A very warm welcome National Non-Fiction November 2016! We’ve a month of exciting news, views, and giveaways ahead to help you discover wonderful non-fiction books and learn more about the processes which go on behind the scenes in creating them.
If you haven’t already discovered them, don’t miss our free resources for celebrating all things non-fiction – including a resource pack, games, and more.
One of our big themes for the month is encouraging children and young people to have a go at researching, writing and publishing their own non-fiction book, and to help get the ball rolling, today we’ve got some TOP TIPs for writing non-fiction from non-fiction author extraordinaire, Dominic Walliman.
Dr. Dominic Walliman is a scientist who lives and works in Vancouver where he works on Quantum computers. He studied Quantum Device Physics at Birmingham University where he also taught Physics. He’s the author of Professor Astro Cat’s Frontiers of Space and Professor Astro Cat’s Atomic Adventure (both wonderfully illustrated by Ben Newman). And here are Dominic Walliman’s very top tips for non-fiction writing:
“Choosing a topic
Pick a topic you are super interested in. I have found that one of the most fulfilling aspects of writing children’s non-fiction is learning loads of new interesting things. This is hugely enjoyable if it is a subject you want to find out more about, and your enthusiasm will inevitably come through in your writing as well. Also, inevitably you will find that some of your writing will be cut from the final book, this is always sad but the consolation is the satisfaction of having learned something new.
My books are very comprehensive, I cover an entire subject like ‘space’ or ‘physics’, and so my research is focused on making sure that I don’t miss any important topic out. For this I normally start with good popular science books (for grown ups) that cover the subject matter to make sure that I understand the subject well. Then I will use as many other resources as possible, kids books past and present, and the wealth of information on the internet. However it is important to fact check because I have found several contradictory facts in both printed material and on the web.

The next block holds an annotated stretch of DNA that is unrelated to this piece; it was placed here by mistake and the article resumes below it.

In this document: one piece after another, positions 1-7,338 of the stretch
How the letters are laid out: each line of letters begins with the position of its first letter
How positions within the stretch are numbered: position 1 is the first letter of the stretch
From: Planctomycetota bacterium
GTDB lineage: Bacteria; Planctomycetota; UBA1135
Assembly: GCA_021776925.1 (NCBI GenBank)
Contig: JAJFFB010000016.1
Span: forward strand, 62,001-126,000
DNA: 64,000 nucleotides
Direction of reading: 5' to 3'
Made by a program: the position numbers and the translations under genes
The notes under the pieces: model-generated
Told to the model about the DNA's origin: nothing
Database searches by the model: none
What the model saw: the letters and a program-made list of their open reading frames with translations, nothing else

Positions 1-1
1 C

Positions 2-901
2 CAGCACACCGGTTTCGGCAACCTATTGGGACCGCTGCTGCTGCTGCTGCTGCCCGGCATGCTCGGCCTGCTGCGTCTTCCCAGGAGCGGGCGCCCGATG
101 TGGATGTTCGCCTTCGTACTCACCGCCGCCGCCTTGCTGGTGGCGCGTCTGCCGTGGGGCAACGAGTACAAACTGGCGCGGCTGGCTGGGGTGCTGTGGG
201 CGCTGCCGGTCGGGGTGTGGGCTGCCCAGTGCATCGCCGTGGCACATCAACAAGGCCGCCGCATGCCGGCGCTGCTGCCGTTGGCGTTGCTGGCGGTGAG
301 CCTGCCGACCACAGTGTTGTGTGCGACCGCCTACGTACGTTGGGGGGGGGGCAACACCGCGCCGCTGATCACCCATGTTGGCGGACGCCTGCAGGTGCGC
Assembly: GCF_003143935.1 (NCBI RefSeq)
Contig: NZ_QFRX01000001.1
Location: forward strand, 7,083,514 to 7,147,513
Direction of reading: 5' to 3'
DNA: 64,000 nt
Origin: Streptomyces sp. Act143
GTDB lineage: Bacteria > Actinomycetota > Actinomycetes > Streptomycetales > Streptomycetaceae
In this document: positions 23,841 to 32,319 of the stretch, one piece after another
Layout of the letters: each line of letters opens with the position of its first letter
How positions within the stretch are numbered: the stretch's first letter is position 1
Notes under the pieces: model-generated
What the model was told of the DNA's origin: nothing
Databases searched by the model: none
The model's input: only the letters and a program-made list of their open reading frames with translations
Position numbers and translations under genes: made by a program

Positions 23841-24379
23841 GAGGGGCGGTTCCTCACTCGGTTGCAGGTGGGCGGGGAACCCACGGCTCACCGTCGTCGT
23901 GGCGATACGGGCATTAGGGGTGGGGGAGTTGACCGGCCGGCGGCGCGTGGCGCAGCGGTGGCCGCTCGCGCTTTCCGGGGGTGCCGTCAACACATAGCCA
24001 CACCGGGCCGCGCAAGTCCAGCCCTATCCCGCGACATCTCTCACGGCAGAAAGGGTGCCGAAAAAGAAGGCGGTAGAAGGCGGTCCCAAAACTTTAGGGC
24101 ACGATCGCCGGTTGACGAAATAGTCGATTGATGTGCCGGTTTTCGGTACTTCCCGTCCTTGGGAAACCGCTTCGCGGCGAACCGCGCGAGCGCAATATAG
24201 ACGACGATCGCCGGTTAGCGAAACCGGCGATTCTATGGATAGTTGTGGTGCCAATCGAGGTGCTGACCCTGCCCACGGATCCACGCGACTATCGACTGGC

One of the hardest things for us grown ups is to imagine what it is like to not know all the things we know and take for granted. The key to explaining things well is to imagine what it is like to be exposed to that information for the first time, and don’t use words of concepts that too advanced. I have got pretty good at this but it is always a challenge, and one that I am always very aware of. One trick I use is to imagine myself explaining things to my nieces who are 6 and 10 years old. Another trick is to run your writing past someone who really is seeing that information for the first time and see if they get it. The best people to do this with are those who will not be happy until they feel like they really understand it because they will ask the right questions and point things out that you didn’t even think about.
The most useful tip I can give is to have a good framework first, before you start writing. Break the book down into pages, and have a title and description of what will be covered on each page. Then work out how many words you can have for each page to give yourself a word limit. Doing this planning can save you a huge amount of time in the long run. In the past I have written much too much, and then I had to edit it down to the word limit which is much more work that writing to the word limit in the first place.”
Our thanks go to Dominic for his advice today – we do hope it inspires many of you to not only read some non-fiction, but also to write some! You can find out more about Dominic and his work on his YouTube channel, https://www.youtube.com/user/dominicwalliman and on Twitter, @DominicWalliman.